Cambridge, MA: Harvard University Press, 1971. Print. James, Edward, Janet James, and Paul Boyer. Notable American Women, 1607-1950. Volume III: P-Z.
http://www.greatwomen.org/adams.htm Abigail Adams and John Adams Letters, Abigail Adams Letter to Mercy Otis Warren (1776). The American People. http://longman.awl.com/nash/primarysource_6_2.htm Abigail Adams. Grolier Multimedia Encyclopedia. http://gi.grolier.com/presidents/aae/first/02pw.html Remembering The Ladies.
Marjorie Stewart Joyner was born on October 24, 1896 in Monterey, Virginia, which was the Blue Ridge Mountain area of the state. She was the granddaughter of both a slave and a slave owner. She was a very strong businesswoman and humanitarian with strong ambition and desires. When she was a teenager, she and her family joined the Great Migration, moving to Chicago, Illinois where so many African-Americans were moving for jobs and a better life. Once she arrived to Chicago, she began to study and pursue a cosmetology career.
Biography of Lydia Becker Lydia Becker the daughter of Hannibal Becker and Mary Duncuft, was born in 1827. The eldest of fifteen children, Lydia, like the rest of her sisters, was educated at home. After the death of her mother in 1855, Lydia had the responsibility of looking after her younger brothers and sisters She took up interests in Botany and Astronomy, winning an award in 1864 for her collection of dried plants. Lydia was a keen writer and was an active member of Manchester's Ladies Literacy Society. It Starts… ---------- In 1886 her first book was published and she attended a local meeting organised by the National Association for the promotion of Social Science it was here, in Manchester, that she heard Barbara Bodichon reading a paper 'Reasons for the enfranchisement of Women'.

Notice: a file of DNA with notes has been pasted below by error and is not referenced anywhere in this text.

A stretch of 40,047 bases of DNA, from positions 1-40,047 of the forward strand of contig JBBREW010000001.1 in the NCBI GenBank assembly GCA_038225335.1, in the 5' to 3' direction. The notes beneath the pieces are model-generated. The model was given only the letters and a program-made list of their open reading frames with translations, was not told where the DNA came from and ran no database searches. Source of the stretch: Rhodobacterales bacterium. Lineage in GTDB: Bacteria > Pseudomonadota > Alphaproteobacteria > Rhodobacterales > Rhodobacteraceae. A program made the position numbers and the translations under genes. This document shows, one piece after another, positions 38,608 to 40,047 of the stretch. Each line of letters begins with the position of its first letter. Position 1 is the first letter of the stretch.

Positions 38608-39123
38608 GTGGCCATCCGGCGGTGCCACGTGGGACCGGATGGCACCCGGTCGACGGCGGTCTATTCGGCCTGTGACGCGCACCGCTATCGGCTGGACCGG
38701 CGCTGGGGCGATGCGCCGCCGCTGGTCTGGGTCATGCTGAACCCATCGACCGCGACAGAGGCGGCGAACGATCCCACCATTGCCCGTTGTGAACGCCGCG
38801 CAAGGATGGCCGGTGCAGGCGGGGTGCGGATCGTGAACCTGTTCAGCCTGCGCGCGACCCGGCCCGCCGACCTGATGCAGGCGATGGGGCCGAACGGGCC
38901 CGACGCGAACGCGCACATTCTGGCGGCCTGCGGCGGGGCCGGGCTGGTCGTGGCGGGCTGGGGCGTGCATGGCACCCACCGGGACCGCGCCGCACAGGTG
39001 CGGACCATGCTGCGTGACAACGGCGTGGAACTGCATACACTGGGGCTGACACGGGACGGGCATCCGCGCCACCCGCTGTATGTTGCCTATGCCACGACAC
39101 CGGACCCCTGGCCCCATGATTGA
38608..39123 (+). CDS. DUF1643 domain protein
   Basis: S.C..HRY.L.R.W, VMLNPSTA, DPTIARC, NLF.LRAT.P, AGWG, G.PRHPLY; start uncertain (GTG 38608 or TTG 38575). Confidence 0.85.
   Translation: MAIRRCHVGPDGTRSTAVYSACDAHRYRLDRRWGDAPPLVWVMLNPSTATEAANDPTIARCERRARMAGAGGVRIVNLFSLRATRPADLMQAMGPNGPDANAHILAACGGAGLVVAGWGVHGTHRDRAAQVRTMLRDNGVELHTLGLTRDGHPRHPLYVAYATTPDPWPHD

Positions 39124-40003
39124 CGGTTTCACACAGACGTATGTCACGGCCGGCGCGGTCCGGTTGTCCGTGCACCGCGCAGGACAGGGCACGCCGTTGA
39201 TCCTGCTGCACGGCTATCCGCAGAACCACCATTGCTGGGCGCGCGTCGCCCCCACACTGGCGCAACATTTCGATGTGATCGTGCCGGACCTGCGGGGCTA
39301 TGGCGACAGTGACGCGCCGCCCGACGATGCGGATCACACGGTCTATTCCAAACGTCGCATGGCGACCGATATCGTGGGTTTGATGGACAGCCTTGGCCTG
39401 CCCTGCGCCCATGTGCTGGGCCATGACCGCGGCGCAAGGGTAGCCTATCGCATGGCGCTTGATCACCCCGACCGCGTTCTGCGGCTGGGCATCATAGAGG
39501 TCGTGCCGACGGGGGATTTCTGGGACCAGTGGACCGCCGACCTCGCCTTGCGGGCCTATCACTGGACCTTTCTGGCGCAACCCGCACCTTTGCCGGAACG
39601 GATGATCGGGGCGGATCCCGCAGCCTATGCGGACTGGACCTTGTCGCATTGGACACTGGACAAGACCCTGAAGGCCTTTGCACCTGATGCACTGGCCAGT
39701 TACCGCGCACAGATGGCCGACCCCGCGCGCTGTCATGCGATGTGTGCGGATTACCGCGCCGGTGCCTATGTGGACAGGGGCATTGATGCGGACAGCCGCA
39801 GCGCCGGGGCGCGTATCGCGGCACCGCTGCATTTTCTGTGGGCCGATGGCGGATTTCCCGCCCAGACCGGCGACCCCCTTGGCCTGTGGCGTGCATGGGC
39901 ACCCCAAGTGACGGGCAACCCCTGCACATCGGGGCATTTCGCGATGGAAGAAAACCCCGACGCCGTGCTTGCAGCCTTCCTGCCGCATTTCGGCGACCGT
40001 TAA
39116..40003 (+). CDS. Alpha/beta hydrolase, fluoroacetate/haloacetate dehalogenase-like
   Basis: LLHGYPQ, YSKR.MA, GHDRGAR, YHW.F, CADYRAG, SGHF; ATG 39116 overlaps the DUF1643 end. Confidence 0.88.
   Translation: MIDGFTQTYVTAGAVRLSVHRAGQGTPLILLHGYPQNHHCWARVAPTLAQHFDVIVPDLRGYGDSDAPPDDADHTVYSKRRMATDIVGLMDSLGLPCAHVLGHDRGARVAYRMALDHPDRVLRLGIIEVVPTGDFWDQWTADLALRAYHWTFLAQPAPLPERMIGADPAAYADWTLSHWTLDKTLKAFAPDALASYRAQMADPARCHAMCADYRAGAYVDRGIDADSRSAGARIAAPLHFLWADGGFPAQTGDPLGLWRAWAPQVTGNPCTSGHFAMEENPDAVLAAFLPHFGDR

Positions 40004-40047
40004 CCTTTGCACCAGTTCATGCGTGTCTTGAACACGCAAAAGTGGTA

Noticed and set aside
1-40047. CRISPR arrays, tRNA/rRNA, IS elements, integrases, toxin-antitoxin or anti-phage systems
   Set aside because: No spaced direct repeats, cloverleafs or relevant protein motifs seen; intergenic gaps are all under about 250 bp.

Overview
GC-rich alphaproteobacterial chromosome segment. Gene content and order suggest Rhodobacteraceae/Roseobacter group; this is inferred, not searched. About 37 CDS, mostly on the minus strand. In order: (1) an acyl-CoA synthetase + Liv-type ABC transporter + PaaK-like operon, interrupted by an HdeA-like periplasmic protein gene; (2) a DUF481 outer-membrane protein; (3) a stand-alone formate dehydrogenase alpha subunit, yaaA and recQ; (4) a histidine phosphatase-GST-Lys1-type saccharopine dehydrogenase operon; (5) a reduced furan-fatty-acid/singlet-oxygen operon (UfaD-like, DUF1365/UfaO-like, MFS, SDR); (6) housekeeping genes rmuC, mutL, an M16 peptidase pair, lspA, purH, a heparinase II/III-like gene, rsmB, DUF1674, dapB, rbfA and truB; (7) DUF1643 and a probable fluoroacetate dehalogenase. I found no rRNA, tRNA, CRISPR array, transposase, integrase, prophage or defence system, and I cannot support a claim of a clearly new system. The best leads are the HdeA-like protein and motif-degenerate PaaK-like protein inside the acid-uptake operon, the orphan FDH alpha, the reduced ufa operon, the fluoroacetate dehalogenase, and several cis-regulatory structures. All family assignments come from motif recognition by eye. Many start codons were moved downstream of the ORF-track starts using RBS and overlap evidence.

British Writers. Scott-Kilvert, Ian, ed. Vol. VII. New York, NY: Charles Scribner's Sons, 1984.
Jane was diagnosed with tuberculosis at age four and it caused her to have spinal problems her whole life. Though her health was rough, it did not stop her dreams. As Jane was growing up, she was influenced to help the people who had less than her (Segal). Addams moved to Chicago when she was older so she can help the poor communities in need. In order to get to her goals she went to school to put to use what she learned there in life (Segal).
“Victorian America: Transformations in Everyday Life, 1875-1915.” New York: Harper Collins Publishers, 1991. Print. Yalom, Marilyn. “A History of the Wife” New York: Harper Collins Publishers, 2001. Print.
Her mother died when she was young and Grace remembered nothing about her. Her older sister Lucinda left home the first moment she could and went to live in the US. Robert didn’t blame his first born daughter for leaving home. Grace knew that Lucy always felt a sort of shame being his daughter. He was subject to prejudice everywhere he turned, even his own home.
The young girl then moved to Vicksburg to live with her sister Louvinia and to work as a housemaid. She worked hard from the time she was very young, was extremely poor, and had little opportunity to get an education. In order to escape the terrible environment created by Louvinia's husband, Sarah married Moses McWilliams when she was only fourteen years old. At eighteen she gave birth to a daughter she named Lelia. Two years later her husband died.
Clarissa (Clara) Harlowe Barton born on December 25, 1821, in North Oxford, Massachusetts, was the youngest of Stephen and Sarah Stone Barton’s five children. Clara's father, Captain Stephen Barton (1774-1862), was a successful businessman, captain of the local army and a government official in Oxford, Massachusetts. Through his memorable stories of the Indian War in Ohio and Michigan, he taught her the importance of keeping an army equipped with arms, food, clothing and medical supplies. Clara's mother, Sarah Stone Barton (1783-1851), was a liberated woman who was known for her unstable temper. Growing up, Clara stayed close to her sister Sarah Barton Vassall (1811-1874) who was also a school teacher.